Warning: this link contains flash animation and punk rock kittens.
Month: August 2002
I have very fond memories of The Westing Game. Today, I stumbled across a link to an Ellen Raskin page of rare quality. Turns out she was a graphic designer and an illustrator as well.
The page includes scans of her original manuscript for The Westing Game and a pretty extensive discussion of her typesetting directions. Good reading. There’s also, of course, a bibliography and biography.
Giving into temptation, Popone now has a stats page. I mention this because it led to an important Weblog discovery: you aren’t a real weblog until you’re getting more hits from Googlebot than from Netscape browsers.
Simone is a pretty good science fiction comedy, and I’d recommend seeing it before it leaves the theaters. I’d been looking forward to it for a while; Andrew Niccol directed Gattaca, which was one of the better SF movies of the 1990s. Since then, he wrote The Truman Show, confirming my belief that he has an understanding of deep SF themes.
One big difference between Simone and Gattaca is that Simone’s a comedy. Niccol had trouble getting into the rhythm of comedy early on, but fortunately he had Al Pacino (as Viktor Taransky) and Catherine Keener (as Elaine Christian) to smooth over those rough bits. The pair of them carry the movie over the early awkwardness, and the core themes of the movie take us the rest of the way.
Evan Rachel Wood, as Taransky’s daughter Lainey Christian, was not so good. I could have sworn she was in her twenties after seeing the movie, although she turns out to be just fifteen — but she plays the role very collected, very calm, and not really very much like a teenager. Come to think of it, several of the performances could be best described as “detached.”
That might perhaps be Niccol’s direction. Gattaca was very stylized and detached, and of course in some ways The Truman Show was a movie about detachment, so I’m willing to suspect that he brought that tendency to Simone. Again, though, Pacino and Keener humanize the movie, giving it the connection to the audience that a good comedy needs.
The ideas at the core of the movie are sound. Don’t expect accuracy of technology — even if we had the ability to do what’s depicted in Simone, the technology wouldn’t propagate in the same way. It’s a metaphor of a movie, not to be taken totally literally. (Which doesn’t make it not SF. See also The Space Merchants, for example.)
What’s the metaphor about? Identity, of course. The question at hand is not “will people be fooled by Simone,” but “what is Simone in relationship to Viktor Taransky?” It’s probably no surprise that I was fascinated.
I hope Andrew Niccol decides to make more comedies, and I hope he learned from watching his actors — his themes are always fascinating, and working in the comic genre gentles the sharp angles which his scripts all seem to have. But either way, I’m going to continue looking forward to everything he does.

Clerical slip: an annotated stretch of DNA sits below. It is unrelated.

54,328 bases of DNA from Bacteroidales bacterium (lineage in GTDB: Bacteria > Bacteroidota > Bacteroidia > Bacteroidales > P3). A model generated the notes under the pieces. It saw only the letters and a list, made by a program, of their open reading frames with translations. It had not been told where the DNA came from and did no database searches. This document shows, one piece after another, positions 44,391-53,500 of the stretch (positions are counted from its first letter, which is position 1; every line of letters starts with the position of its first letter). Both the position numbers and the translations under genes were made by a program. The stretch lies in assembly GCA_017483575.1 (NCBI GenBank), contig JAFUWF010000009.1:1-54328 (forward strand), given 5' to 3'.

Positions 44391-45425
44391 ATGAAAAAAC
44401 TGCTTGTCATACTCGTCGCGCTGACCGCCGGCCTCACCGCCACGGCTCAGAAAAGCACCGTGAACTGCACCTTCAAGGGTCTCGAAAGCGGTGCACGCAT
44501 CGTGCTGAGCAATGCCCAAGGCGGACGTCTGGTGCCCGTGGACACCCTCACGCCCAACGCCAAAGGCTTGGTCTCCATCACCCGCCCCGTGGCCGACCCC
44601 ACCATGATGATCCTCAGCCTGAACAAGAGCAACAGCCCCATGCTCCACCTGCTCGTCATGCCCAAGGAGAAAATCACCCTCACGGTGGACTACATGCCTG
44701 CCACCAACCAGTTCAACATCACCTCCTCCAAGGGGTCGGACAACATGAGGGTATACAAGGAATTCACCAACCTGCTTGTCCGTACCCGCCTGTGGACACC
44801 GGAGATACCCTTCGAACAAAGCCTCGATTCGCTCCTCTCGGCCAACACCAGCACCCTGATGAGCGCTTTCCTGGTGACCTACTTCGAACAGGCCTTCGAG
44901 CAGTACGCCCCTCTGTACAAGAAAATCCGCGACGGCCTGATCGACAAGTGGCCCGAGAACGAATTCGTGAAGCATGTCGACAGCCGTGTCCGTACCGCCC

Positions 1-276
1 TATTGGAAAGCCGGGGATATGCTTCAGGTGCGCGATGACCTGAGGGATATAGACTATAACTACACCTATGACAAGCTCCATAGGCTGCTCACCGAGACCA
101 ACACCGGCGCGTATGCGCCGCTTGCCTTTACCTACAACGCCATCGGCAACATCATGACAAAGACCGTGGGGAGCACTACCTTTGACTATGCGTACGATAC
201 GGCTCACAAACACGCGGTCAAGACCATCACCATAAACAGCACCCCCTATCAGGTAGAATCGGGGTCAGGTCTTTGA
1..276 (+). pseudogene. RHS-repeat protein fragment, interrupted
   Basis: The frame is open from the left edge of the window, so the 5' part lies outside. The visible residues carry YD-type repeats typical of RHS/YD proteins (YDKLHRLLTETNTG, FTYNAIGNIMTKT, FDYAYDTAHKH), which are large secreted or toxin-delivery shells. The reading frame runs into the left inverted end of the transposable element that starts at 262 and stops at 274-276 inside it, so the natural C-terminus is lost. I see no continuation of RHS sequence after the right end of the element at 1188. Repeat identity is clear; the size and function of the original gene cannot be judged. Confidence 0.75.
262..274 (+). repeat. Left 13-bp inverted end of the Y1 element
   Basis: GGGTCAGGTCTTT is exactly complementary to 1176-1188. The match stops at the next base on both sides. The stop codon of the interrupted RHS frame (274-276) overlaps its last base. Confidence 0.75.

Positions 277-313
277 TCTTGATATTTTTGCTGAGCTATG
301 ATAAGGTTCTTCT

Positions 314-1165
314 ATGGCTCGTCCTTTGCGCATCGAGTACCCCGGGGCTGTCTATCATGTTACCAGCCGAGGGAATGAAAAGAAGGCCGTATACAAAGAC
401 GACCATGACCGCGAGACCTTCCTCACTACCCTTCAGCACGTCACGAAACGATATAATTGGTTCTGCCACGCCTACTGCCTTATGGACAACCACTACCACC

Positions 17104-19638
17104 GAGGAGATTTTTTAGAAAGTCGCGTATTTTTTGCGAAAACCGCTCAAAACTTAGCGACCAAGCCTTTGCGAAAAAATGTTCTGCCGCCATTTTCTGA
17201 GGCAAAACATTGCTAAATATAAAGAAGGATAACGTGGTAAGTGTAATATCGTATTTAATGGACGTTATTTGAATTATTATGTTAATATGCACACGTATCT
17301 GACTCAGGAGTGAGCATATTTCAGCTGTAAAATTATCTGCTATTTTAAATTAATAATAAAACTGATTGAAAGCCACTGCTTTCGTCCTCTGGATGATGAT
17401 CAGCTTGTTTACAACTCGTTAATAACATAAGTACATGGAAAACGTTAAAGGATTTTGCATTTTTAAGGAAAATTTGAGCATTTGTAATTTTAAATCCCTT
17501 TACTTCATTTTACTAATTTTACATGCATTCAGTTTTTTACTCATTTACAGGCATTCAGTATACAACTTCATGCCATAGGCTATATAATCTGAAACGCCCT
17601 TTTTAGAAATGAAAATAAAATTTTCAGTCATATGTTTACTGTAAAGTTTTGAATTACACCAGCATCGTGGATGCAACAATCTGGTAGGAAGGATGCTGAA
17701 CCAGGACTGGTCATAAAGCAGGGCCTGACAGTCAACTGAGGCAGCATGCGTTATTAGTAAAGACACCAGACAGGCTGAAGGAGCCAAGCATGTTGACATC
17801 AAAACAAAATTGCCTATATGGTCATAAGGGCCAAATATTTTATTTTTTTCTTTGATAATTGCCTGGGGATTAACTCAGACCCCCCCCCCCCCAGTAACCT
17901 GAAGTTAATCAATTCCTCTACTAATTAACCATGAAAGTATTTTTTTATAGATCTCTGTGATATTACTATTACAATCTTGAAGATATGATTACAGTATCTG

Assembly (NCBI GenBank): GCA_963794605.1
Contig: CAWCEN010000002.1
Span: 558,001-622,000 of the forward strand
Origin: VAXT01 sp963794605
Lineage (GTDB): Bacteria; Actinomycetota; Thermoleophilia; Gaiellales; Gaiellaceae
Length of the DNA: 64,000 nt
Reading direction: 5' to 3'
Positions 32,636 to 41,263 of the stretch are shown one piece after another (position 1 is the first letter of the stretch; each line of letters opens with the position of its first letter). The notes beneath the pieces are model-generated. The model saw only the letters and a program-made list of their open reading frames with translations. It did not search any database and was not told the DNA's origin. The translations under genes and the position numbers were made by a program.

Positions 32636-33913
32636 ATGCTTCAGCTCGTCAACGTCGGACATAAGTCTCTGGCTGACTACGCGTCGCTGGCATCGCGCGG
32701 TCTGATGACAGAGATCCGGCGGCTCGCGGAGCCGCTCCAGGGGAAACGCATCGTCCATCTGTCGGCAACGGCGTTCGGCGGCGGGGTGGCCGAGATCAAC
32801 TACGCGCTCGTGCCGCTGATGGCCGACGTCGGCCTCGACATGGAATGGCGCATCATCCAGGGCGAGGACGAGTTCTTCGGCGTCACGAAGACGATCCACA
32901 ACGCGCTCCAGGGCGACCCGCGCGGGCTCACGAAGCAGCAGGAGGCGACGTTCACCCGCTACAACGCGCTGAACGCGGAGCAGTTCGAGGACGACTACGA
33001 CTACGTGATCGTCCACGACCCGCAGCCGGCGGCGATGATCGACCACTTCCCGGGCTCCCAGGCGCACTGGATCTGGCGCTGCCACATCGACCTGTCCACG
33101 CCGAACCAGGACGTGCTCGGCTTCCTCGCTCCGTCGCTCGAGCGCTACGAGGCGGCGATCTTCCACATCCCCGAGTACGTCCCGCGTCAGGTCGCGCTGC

Coming on DVD in 2003: Animatrix. That’s 7 directors (presumably anime directors) doing shorts in the world of the Matrix. Funky. I dig the trailer.
Jeff Cooper is an actual law professor, and so much more qualified than I to discuss the legalities of declaring war on Iraq sans Congressional approval. He read the Security Council resolutions I referenced earlier and reports that their goals have been achieved. So there you go.
Parenthetically, and I mention this because it’s been brought up from time to time, Clinton also used the 1991 Security Council resolutions as justification for military action against Iraq. So it’s not as if Bush doesn’t have some precedent. Clinton’s stance was that enforcing the no-fly zones was a means of preventing further Iraqi aggression against neighboring states, which was in fact mandated by the UN. Although the UN didn’t approve the no-fly zones. Muddy waters.
KCRW has a live Aimee Mann performance available via RealAudio; the date is 8/27/2002. It’ll probably stick around for a while — they’ve got a 3/4/1996 performance archived as well.
Won’t you join me in my quest to convince WizKids Games to release a Grant Morrison miniature for HeroClix DC? Grant’s a legitimate character (with superpowers) in the current DC continuity, having appeared briefly in Suicide Squad Volume 1, issue 58. Thus, he’s appropriate fodder for a HeroClix minature.
I encourage you to write firstname.lastname@example.org politely registering your interest in such a figure. It’s probably good to mention that Morrison exists in continuity, as per my geekish notes above.
I got back a nice response to my email:
Thanks for your email. I’m glad you are enjoying HeroClix. We do appreciate hearing from our fans about what they would like to see in future expansions, even if we can’t always accommodate the request. I have no idea what characters will be included in any future expansions. Game Design likes to keep the figures a secret until they are announced.
So there you have it. You’ll be appreciated. How often do you get the chance to be appreciated just for writing an email?
Cory Doctorow’s got a story in Salon: “0wnz0red.” Cute title, yes. A sort of amusing story, layered over with a political agenda. The Honorable Computing gimmick is pretty close to Microsoft’s Palladium technology.
Target demonstrated a remarkably clueless attitude recently by selling various white-supremacy branded clothing. Fortunately, they’ve since pulled the clothing from shelves. Good for them. I’d like to know who designed the stuff; apparently it was Target’s house brand.